- The National Committee for Quality Assurance is seeking feedback from health plans, purchasers and other stakeholders on changes to its Healthcare Effectiveness Data and Information Set (HEDIS) measures.
- The proposed update includes new HEDIS measures assessing substance abuse disorder and prenatal and postpartum depression care, as well as revisions to existing measures and those that apply across multiple measures.
- NCQA is also proposing to retire five measures and shorten the HEDIS Health Plan Consumer Assessment of Health Providers and Systems Survey.
NCQA contracts with CMS, and Medicare Advantage plans use HEDIS measures to assess performance within their provider networks. With growing MA participation — 22.4 million people enrolled for 2019 coverage, up 6.8% from a year ago — and more focus on quality metrics across healthcare generally, any changes to HEDIS will be closely watched.
The new measures and changes reflect a growing appreciation of the importance of behavioral health and preventive care. In addition to substance abuse disorder and prenatal and postnatal care, NCQA is proposing a new measure to evaluate pharmacotherapy for opioid use disorder.
Changes are also being proposed for a number of current measures — among them, adherence to antipsychotic medications for people with schizophrenia and use of opioids at high dosage.
Several updates target care of older adults. One would reduce the number of options for satisfying functional status assessment, while encouraging standardization in documentation. Another seeks to align two measures assessing inappropriate use of medications with recent recommendations.
The update would also expand the age ranges and product lines for several measures aimed at curbing inappropriate use of antibiotics. And it would add high-risk human papillomavirus testing as a primary screening option for cervical cancer.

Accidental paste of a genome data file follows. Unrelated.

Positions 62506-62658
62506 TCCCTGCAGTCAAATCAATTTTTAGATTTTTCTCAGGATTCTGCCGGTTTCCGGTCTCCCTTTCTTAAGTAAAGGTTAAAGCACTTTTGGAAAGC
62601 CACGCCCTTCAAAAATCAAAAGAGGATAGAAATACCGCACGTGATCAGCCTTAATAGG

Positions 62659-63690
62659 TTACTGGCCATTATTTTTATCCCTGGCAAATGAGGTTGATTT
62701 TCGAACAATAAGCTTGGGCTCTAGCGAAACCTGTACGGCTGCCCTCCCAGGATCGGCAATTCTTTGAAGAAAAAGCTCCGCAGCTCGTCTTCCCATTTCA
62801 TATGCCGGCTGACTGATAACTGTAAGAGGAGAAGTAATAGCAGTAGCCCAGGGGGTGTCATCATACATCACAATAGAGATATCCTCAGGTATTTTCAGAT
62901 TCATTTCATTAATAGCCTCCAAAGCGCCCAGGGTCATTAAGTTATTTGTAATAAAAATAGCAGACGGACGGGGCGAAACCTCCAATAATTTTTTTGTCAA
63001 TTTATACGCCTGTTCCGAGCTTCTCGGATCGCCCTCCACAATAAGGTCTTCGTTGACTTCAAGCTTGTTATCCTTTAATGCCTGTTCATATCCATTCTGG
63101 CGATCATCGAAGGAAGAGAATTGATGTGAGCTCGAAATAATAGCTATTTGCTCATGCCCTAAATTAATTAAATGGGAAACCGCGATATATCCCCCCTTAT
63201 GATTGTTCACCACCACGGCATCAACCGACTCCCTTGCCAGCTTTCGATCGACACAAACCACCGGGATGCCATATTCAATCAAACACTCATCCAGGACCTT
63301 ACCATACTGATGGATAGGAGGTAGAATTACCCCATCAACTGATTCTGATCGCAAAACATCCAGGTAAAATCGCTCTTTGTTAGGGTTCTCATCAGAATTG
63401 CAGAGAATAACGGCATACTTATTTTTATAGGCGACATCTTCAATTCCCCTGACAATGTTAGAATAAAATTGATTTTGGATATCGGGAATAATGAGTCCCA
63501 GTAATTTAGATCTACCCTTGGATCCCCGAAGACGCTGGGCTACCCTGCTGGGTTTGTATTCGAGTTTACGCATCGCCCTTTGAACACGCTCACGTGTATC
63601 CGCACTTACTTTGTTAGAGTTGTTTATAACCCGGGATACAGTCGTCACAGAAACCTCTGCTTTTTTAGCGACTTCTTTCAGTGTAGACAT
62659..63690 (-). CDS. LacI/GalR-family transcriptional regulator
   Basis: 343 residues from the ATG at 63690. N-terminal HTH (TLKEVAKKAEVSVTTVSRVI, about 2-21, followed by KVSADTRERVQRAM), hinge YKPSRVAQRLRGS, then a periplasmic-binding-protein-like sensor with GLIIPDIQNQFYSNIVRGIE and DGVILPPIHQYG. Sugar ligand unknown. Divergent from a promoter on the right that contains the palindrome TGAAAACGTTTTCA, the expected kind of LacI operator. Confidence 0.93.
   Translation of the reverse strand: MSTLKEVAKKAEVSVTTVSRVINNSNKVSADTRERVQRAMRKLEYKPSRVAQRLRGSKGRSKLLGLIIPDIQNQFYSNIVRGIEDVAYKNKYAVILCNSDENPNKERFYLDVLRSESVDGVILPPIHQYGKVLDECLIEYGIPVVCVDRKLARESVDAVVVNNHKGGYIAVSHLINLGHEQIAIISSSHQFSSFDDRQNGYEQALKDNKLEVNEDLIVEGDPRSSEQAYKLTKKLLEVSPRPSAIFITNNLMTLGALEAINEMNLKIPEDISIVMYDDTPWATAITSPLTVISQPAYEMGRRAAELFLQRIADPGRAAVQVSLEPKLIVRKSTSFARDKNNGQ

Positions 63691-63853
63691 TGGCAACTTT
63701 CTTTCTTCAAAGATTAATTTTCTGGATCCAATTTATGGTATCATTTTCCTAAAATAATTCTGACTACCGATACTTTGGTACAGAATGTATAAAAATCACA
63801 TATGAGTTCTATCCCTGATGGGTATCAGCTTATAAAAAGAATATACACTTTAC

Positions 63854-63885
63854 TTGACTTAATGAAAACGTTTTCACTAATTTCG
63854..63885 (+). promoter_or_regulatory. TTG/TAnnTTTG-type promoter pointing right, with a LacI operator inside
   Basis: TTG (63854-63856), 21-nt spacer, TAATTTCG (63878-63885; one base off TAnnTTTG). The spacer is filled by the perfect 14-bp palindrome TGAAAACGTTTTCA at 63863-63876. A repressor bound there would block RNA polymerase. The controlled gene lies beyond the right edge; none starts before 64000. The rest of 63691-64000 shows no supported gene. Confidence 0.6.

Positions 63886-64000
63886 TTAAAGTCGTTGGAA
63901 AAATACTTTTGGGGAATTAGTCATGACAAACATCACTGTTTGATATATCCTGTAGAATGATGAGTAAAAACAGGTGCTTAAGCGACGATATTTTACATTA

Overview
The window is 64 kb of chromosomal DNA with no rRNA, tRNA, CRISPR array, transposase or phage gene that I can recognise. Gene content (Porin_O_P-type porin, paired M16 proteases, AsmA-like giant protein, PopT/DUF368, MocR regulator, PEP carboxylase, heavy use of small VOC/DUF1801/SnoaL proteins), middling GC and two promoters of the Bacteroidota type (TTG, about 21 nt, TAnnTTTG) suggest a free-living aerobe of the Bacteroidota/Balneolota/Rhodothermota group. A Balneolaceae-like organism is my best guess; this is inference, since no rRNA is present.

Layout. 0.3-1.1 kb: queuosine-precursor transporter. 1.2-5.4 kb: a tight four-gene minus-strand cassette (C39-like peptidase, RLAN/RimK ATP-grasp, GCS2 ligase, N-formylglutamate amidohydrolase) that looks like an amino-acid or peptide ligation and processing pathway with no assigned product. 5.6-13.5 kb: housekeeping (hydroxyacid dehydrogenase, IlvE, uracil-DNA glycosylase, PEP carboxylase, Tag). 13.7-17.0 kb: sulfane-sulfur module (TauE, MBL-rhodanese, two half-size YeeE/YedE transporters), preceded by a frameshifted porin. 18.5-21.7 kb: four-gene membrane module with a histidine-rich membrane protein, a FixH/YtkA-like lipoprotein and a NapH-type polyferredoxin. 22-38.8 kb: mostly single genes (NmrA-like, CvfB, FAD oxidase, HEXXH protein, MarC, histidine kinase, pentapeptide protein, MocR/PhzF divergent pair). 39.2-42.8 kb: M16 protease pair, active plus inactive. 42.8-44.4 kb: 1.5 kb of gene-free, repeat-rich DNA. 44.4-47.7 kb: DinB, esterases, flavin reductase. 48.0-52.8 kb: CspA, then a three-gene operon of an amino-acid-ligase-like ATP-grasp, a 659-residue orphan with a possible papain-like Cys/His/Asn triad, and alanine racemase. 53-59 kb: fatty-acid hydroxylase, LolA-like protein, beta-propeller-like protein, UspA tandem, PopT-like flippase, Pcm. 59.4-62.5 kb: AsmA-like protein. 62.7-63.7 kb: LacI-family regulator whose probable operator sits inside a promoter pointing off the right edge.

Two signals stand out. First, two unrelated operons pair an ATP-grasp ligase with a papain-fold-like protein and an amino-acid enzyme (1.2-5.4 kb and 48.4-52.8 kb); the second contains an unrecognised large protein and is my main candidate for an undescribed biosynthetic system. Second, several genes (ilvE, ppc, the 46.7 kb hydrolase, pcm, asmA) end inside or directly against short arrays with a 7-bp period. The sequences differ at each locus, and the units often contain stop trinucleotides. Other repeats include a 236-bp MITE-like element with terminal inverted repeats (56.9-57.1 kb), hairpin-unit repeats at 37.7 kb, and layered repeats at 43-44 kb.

NCQA also proposes including telehealth in certain HEDIS physical health measures and increasing use of digital formats to increase clinical data exchange. Specifically, the group calls for gradually adding digital formats to HEDIS measures and adding the Electronic Clinical Data Systems reporting standard to measures on breast cancer screening, colorectal screening and follow-up care for children prescribed ADHD medication for purposes of voluntary reporting on top of traditional methods.
Proposed for retirement are five measures assessing ambulatory care, inpatient utilization of general hospital acute care and services, disease-modifying anti-rheumatic drug therapy for rheumatoid arthritis, osteoporosis testing in older women and use of multiple concurrent antipsychotics in children and adolescents.
NCQA points to evidence and validity concerns in dropping the anti-rheumatics and osteoporosis measure. The group said use of multiple concurrent antipsychotics in children measure is "extremely low, with little variability in performance demonstrated across plans."